Attorney Adi Keidar of the Honenu legal rights group is representing Boaz Albert, who continues to fight for his right to return to his home in Yitzhar despite an IDF order prohibiting him from entering Judea and Samaria (Yehuda and Shomron).
Albert has been repeatedly arrested for refusing to abide by the order, which was issued without a hearing or trial. The army has the legal right to issue distancing orders against Judea and Samaria residents it considers dangerous without informing them of the reason for its decision.
During one arrest, Albert was repeatedly tasered in an incident that gained national attention and led the Israeli Police to temporarily halt taser use.
Keidar spoke to Arutz Sheva about the most recent development in the case, which saw a Magistrate’s Court judge release Albert from police custody after his latest arrest. The judge criticized the Israel Police’s behavior in the case.
Her ruling has not yet gone into effect because of an appeal from police, who have asked the District Court to overturn the decision and leave Albert in custody.
Keidar told Arutz Sheva that his client is suffering, but that the judge’s condemnation of the system was a hugely significant moment.
“This was an unprecedented ruling that essentially sent a message to the army, the Shin Bet, the police and the prosecution not to have a light finger on the trigger. The judge ruled that the fact that an administrative order has been issued against a person does not allow authorities to automatically assumed them to be dangerous,” he said.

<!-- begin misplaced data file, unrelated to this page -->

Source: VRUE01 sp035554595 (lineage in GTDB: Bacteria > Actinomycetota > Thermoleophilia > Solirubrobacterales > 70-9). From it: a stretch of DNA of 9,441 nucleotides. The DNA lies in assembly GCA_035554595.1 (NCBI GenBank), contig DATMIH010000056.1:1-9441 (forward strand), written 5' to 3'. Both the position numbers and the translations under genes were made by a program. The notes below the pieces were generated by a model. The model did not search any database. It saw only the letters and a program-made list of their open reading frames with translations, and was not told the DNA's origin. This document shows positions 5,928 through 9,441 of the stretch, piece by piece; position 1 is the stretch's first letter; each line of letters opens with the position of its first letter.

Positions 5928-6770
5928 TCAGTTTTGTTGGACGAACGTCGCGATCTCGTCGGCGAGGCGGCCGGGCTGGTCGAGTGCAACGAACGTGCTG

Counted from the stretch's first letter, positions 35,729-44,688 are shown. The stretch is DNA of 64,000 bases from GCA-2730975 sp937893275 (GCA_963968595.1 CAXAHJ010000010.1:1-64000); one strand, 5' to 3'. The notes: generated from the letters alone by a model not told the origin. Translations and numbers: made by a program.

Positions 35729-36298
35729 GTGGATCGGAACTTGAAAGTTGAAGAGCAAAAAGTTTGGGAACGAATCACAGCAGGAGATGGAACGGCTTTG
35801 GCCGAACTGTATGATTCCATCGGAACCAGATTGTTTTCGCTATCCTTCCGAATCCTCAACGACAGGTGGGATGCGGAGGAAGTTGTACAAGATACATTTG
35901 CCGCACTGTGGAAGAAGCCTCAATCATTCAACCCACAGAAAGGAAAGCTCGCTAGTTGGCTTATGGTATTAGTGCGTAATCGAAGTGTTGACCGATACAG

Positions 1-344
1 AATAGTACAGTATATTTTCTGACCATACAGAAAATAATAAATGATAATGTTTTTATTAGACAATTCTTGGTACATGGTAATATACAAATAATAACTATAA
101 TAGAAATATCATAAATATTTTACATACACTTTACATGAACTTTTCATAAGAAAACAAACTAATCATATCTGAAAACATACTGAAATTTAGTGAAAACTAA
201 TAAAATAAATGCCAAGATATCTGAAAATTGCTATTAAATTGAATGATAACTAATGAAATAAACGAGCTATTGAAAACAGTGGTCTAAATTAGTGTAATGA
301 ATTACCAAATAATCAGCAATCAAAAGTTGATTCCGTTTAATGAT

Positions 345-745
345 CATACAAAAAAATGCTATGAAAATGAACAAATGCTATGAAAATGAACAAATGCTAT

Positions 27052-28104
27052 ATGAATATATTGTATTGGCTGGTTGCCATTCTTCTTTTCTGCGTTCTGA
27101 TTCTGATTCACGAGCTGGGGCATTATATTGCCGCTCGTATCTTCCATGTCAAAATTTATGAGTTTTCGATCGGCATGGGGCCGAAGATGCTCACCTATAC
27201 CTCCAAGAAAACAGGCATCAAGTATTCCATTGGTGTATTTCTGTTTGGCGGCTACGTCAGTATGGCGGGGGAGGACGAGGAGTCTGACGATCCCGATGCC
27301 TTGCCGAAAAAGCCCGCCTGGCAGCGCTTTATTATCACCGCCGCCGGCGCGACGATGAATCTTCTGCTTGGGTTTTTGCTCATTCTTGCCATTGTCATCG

“The court agreed to the argument that Boaz Albert has effectively been singled out as a target,” he added.
Keidar expressed hope that top IDF commanders would back down and rescind the order.
“I’m sure the commander did not think that this order would cause so much trouble to so many judges, would lead to so many hearings… and especially [did not expect] the part with the taser,” he said.
Boaz and his family are facing many hardships, he said.
“First of all, he had to pay a very high bail. It was a lot of money… This has hurt his family and his six children, and his vineyard has suffered irreversible damage.”
Albert’s hope is that his struggle will ultimately be for the good of all Israelis, Keidar said. “I hope that more people will read the judge’s ruling, and that this will have a positive impact on our shared future,” he concluded.